Notional orbital propellant depots - As millions who have flown to the Moon (without leaving their PC) using the popular DeltaGliderIV add-on to Martin Schweiger's acclaimed and free Orbital Simulator program know, it is "possible" to get there without using a heavy-lift booster. It is "just" possible, that is, though it does take practice and some knowledge of Von Braun's free-return trajectory.
Pulling this stunt off, in real time, for me at least, also requires an off-plain orbit change and subsequent rendezvous and docking with the magically restored Soviet Mir space station, conveniently parked in low-earth orbit, as near as possible to the orbital plain of the Moon.
With a replenished "fuel" tank, using the DeltaGliderIV, a pilot can then line up for trans-lunar injection, just like the Apollo-Saturn IVB configurations of yore, and arrive with a reasonable amount of crew and cargo for the low-energy (~800 m/s) orbital insertion burn behind the Moon, in 90 to 120 hours, again, just like Apollo. It is also possible to land at a precise location on the Moon, breaking orbit for a terminal insertion burn, make a pin-point landing and then return to lunar orbit and afterward accelerate for a two to three day return to Earth, just like Apollo.
Unlike Apollo, I have not succeeded in a direct re-entry at 25,000 mph. Either the vehicle or the pilot can't handle such a hairy maneuver, yet. Instead, I have successfully used what remained of the "vehicle's" fuel to reduce velocity while speeding up through what would otherwise be a hopeless Earth fly-by, from over 11,000 meters per second to the 7700 meters-plus per second velocity of low-earth orbit. I have then subsequently performed the tricky Shuttle-like "standard" re-entry maneuver and dead-weight runway landing.
If Orbital Simulator 2006 can be thought of as Martin Schweiger's "chalk board," a vehicle small enough to fit inside the cargo bay of the Space Shuttle can travel to the Moon, land and return to Earth. Without on-orbit fuel transfer, however, involving a rendezvous with a pre-fueled payload assist (PAM) rocket or a direct fuel transfer, the scenario described definitely requires an expensive, heavy-lift expendable booster.
Admittedly, on-orbit refueling after using more than half of a small vehicle's fuel capacity (to say the least) is science fiction, but no more than orbital rendezvous was equally problematic before the Gemini program (1965-1966). Unlike orbital rendezvous, which the United States, Russia and more recently the ESA have made appear easy, on-orbit refueling would not be a magic act. It requires more than a little appreciation for the delicacies and sensitivities of temperatures and couplings.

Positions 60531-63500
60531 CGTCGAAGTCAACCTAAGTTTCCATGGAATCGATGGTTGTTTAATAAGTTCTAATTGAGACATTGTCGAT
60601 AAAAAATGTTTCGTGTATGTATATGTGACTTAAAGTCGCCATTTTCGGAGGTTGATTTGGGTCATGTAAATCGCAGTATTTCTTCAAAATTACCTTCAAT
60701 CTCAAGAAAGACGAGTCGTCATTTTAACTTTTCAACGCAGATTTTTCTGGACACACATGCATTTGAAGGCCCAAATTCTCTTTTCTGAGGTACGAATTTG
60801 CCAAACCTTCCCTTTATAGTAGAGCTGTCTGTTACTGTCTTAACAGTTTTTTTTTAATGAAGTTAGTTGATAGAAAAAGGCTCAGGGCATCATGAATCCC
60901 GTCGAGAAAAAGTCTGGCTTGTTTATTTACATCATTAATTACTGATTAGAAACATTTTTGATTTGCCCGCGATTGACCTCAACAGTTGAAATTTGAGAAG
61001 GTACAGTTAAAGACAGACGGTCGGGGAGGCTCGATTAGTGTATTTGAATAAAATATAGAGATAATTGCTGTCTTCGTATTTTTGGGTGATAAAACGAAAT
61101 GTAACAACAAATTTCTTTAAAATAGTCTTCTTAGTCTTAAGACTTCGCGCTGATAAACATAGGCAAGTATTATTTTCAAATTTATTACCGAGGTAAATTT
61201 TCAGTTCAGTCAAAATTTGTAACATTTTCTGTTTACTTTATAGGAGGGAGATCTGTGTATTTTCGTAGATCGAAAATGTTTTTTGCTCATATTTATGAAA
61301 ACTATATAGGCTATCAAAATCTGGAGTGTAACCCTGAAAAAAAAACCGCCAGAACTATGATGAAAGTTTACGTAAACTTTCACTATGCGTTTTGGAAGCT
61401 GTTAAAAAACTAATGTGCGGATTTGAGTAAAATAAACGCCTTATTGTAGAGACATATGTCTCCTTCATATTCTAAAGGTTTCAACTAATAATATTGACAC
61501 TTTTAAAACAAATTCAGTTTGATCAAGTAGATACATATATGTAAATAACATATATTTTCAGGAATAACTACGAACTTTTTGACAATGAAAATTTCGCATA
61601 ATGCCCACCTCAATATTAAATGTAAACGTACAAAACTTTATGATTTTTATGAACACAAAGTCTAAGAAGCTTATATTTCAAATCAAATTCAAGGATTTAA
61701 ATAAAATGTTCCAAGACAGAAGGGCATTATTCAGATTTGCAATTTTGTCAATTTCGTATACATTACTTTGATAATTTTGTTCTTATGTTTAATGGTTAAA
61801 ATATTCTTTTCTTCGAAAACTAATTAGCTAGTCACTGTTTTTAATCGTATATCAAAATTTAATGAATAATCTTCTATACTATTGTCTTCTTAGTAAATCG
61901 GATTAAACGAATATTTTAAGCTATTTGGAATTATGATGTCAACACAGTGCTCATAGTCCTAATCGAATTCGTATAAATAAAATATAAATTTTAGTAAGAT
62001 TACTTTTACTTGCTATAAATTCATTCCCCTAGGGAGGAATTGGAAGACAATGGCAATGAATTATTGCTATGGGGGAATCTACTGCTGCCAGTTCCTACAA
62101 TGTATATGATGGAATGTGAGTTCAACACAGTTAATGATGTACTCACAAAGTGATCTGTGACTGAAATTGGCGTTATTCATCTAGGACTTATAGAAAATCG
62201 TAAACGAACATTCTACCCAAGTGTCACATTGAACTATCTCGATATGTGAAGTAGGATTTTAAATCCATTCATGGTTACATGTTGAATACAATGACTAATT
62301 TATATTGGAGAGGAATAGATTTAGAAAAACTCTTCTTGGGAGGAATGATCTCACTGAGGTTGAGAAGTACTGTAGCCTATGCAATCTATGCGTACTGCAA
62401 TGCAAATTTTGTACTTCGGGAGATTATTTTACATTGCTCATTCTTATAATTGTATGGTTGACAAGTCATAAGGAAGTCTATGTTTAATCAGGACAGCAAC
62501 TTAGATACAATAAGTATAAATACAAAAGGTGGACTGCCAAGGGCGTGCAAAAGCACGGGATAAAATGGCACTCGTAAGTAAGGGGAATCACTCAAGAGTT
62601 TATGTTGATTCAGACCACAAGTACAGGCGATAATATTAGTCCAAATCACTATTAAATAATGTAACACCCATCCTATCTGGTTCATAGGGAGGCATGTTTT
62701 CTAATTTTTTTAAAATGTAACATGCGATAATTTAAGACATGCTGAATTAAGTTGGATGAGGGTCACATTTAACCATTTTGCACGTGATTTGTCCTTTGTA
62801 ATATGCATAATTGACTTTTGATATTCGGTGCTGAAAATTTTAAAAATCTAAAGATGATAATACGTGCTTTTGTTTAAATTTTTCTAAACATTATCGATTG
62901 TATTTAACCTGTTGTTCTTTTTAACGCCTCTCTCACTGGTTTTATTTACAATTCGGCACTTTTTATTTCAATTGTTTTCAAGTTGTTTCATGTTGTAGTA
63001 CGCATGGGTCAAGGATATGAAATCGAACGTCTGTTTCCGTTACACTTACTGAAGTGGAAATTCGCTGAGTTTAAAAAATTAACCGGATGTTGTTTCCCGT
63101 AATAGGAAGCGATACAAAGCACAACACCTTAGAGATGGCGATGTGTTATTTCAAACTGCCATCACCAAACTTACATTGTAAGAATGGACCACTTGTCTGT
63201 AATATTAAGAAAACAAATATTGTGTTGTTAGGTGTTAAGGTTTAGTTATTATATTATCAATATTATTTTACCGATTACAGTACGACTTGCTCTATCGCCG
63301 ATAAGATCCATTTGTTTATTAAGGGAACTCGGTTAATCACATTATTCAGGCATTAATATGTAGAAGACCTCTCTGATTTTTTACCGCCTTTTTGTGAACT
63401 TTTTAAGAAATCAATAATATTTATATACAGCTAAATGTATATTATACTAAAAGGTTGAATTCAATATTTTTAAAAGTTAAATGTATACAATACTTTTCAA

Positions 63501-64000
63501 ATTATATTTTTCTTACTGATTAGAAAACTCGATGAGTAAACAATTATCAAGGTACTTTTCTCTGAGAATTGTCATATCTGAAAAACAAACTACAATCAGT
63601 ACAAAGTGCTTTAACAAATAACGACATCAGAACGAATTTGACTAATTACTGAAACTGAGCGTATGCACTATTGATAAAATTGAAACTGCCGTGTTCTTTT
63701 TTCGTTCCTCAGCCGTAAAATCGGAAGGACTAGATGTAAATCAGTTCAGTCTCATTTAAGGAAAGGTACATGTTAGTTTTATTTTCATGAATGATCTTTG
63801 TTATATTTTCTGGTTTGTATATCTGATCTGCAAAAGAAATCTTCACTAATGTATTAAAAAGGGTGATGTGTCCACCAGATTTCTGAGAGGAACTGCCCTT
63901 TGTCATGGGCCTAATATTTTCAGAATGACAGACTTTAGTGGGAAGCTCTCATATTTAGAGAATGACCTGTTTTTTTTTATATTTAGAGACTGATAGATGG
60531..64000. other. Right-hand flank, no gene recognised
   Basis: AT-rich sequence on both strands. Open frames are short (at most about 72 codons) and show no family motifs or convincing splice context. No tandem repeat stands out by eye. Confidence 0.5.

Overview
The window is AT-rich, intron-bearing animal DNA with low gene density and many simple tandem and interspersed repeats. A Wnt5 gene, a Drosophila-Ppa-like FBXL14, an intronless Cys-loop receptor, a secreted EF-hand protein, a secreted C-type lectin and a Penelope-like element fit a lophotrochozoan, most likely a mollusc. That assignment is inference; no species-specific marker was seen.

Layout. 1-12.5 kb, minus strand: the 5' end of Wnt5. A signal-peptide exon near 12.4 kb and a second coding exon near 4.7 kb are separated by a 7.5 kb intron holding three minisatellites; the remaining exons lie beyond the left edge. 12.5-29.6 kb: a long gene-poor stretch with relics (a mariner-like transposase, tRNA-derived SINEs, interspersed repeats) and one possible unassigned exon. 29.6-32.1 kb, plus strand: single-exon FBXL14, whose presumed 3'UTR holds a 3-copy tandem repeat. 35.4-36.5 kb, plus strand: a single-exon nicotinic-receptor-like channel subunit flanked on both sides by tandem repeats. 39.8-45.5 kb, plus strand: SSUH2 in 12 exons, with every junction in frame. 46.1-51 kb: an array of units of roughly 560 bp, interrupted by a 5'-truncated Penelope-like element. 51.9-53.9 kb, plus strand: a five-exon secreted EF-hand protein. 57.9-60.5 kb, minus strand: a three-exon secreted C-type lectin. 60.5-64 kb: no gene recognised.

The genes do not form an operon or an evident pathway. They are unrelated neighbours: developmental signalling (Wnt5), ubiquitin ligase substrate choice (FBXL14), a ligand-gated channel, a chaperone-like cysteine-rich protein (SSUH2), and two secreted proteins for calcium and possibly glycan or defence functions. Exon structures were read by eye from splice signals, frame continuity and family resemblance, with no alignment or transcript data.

Or does it? The Constellation program, in a very real way, already features on-orbit refueling, using the rendezvous and docking with pre-positioned unmanned vehicles launched using unmanned heavy-lift boosters, like the Ariane V, or the Ares V now under development.
Long term, for manned space travel beyond low-Earth orbit to be less than prohibitively expensive, according the Second Augustine commission, may require a step beyond the Apollo-Saturn and Shuttle surplus idea to new, "perhaps" cheaper technologies. These won't be free R&D spin-offs, but the result of a deliberate program, probably as expensive as Gemini, to take orbital rendezvous past a dangerous, though logical, technological hurdle.
From Popular Mechanics and Rand Simberg
"It has long been conventional wisdom, going all the way back to Apollo, that heavy lift was a prerequisite for human exploration beyond low Earth orbit, but this summer has seen several cracks start to appear in that consensus. First, partly as a result of white papers circulated among its members in the last few weeks, the Augustine panel itself has championed the concept of propellant depots. But defenders of the current approach have claimed that the ideas aren't fleshed out, and are too complex and expensive. This week, at the American Institute of Aeronautics and Astronautics annual meeting on space in Pasadena, Calif., several technical papers have more to say on the subject of getting back to the moon with existing launch systems.
"While Boeing and Lockheed Martin can smell the Ares blood in the water, they still both have lucrative contracts for the Constellation program (Orion for Lockheed Martin, and the Ares I upper stage for Boeing), and they can't afford to upset the apple cart unless they know that the program is definitely dead. Three years ago, Lockheed Martin got itself into hot water with the former administrator, Mike Griffin, at the AIAA meeting in San Jose, where they held a joint press conference with Bigelow Aerospace announcing a study to "human rate" the Atlas V to service Bigelow's planned facilities. Griffin reportedly called upper management there to complain about the potential threat these plans posed to maintaining political support for Ares."
Read the full article HERE.